The Equality and Human Rights Commission (EHRC) has “reaffirmed” its commitment to disability rights, in the wake of the resignations of its two disabled commissioners.
A work plan for 2009/2010, published by the commission’s disability committee, shows how it is contributing to the EHRC’s new strategic plan.
Priorities laid out in the work plan include ensuring that the equality bill improves protection from discrimination and promotes disability equality.
Another is ensuring effective implementation of the UN Convention on the Rights of Persons with Disabilities, ratified by the government in June.
EHRC chair Trevor Phillips said publication was part of a “reaffirmation” of its commitment to disability rights following the resignations of Sir Bert Massie and Baroness [Jane] Campbell in July.
Other priorities include narrowing the jobs and skills gap between disabled and non-disabled people; promoting greater choice and control by influencing health, social care and health reforms; tackling disability hate crime; and promoting the use of the disability equality duty by public authorities.
The committee will also commission an appraisal of disabled children’s rights in Britain.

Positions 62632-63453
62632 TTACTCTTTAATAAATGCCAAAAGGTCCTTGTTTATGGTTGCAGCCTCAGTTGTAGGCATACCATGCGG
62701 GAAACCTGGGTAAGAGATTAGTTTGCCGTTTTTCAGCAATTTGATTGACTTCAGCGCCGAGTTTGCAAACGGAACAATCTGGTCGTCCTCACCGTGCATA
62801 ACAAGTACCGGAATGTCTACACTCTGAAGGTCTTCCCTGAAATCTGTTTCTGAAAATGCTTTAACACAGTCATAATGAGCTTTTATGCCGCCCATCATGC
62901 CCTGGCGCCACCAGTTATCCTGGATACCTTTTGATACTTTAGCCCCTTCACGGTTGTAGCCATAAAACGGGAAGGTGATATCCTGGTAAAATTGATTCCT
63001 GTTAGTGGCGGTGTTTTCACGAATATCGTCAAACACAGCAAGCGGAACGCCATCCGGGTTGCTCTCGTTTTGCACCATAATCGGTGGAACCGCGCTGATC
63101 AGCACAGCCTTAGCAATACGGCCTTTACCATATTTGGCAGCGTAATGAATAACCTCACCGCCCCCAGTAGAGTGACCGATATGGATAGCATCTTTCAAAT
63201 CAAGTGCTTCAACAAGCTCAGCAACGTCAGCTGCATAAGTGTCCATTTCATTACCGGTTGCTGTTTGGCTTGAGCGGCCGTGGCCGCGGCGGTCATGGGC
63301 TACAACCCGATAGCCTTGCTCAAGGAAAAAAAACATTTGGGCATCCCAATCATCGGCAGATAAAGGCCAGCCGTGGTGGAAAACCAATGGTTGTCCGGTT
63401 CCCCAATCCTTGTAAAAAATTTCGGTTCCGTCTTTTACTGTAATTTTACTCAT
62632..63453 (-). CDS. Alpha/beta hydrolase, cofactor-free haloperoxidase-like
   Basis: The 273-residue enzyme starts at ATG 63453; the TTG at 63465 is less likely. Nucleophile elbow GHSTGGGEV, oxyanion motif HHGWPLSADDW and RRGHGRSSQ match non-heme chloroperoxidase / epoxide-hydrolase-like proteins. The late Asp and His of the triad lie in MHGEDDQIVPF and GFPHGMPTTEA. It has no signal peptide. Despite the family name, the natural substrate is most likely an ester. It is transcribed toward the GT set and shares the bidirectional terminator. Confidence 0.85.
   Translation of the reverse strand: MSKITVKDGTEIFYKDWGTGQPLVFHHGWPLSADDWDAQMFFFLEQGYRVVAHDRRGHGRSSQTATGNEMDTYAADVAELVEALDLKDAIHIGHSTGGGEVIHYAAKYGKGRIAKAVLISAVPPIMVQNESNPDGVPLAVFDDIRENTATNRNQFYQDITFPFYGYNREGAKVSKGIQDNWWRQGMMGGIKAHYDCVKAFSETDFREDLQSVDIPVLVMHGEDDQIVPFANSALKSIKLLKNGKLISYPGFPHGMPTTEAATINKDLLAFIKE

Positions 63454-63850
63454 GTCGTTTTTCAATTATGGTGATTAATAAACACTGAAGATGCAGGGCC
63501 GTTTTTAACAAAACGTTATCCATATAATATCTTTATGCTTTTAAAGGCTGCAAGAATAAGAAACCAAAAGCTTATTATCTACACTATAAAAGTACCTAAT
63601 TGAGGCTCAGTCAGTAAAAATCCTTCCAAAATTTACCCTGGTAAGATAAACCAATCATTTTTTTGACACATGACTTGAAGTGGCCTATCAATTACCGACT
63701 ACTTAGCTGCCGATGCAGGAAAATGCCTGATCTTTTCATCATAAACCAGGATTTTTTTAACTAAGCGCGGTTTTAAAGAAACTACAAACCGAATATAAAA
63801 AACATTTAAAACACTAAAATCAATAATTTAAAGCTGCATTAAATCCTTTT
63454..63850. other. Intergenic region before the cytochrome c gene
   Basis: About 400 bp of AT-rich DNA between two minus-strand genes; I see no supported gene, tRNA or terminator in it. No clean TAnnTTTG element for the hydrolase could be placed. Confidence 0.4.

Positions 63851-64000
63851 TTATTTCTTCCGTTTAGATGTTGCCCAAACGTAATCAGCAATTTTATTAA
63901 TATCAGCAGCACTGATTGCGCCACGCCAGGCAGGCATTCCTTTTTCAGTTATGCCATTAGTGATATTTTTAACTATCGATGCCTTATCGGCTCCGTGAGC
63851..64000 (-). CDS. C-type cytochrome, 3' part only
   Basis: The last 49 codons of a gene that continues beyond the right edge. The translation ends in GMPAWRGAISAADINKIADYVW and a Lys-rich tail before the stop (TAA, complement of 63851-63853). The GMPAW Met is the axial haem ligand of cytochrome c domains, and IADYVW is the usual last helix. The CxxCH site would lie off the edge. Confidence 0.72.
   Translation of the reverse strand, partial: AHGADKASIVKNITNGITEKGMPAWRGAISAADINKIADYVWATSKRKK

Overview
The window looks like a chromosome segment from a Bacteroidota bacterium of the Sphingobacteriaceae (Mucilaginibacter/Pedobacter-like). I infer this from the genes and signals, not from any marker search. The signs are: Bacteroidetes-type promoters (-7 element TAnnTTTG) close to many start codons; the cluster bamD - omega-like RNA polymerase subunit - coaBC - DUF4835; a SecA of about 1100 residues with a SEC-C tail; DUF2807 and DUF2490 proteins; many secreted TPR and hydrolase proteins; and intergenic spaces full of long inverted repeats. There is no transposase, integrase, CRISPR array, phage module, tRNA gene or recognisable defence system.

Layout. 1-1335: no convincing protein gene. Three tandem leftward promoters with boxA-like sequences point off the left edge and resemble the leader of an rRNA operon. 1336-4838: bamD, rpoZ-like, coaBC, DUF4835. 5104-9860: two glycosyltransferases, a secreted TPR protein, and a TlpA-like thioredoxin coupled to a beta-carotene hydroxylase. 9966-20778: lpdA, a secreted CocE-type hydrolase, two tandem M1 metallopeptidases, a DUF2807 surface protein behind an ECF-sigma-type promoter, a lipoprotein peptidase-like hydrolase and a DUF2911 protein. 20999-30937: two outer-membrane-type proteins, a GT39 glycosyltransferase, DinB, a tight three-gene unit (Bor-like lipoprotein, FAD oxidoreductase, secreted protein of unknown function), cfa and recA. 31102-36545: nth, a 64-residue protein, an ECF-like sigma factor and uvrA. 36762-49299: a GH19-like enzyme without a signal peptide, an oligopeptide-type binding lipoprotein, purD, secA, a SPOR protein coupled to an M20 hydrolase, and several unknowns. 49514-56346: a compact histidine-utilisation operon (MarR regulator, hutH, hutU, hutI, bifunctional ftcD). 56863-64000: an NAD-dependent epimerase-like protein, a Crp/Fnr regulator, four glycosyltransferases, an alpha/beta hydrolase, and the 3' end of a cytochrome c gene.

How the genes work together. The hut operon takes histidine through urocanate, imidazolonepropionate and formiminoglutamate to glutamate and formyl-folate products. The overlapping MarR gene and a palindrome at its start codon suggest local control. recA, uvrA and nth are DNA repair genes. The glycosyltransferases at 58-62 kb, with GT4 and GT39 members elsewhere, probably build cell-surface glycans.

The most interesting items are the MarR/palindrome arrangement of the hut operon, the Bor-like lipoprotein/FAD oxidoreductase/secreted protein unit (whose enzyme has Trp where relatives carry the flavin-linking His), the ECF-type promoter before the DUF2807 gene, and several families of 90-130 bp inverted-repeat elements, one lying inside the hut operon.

And it will commission a paper and host a seminar on assisted suicide and the “right to die” so it can “reach a considered view on these contentious issues” to share with the rest of the EHRC.
The committee also wants to reach out to “seldom heard” disabled people, such as Muslims, people with autism and other neuro-diverse conditions, and those in prison.
It will also “renew impetus” on developing inclusively-built and designed goods, facilities and services.
And it will work to secure a “progressive” EU directive to extend EU-wide protection from disability discrimination to the provision of goods and services.
The European parliament approved the directive in April but it must be agreed by all 27 EU member countries.
The committee will also investigate disabled people’s forced marriages, and work to “broaden and strengthen” Scotland’s independent living movement.
But the committee warns that threatened “swingeing” cuts in public services could have a “disproportionate” effect on disabled people’s employment, and that the EHRC will be “under ever greater pressure to demonstrate how our proposals will deliver value for money”.
Alun Davies, who will step down as committee chair later this year, said: “Significant progress has been made with disability rights in the past 15 years, but deep inequality persists for considerable numbers of disabled people.
“We’ve set out our plans for the coming year that will tackle these issues head on.”
1 October 2009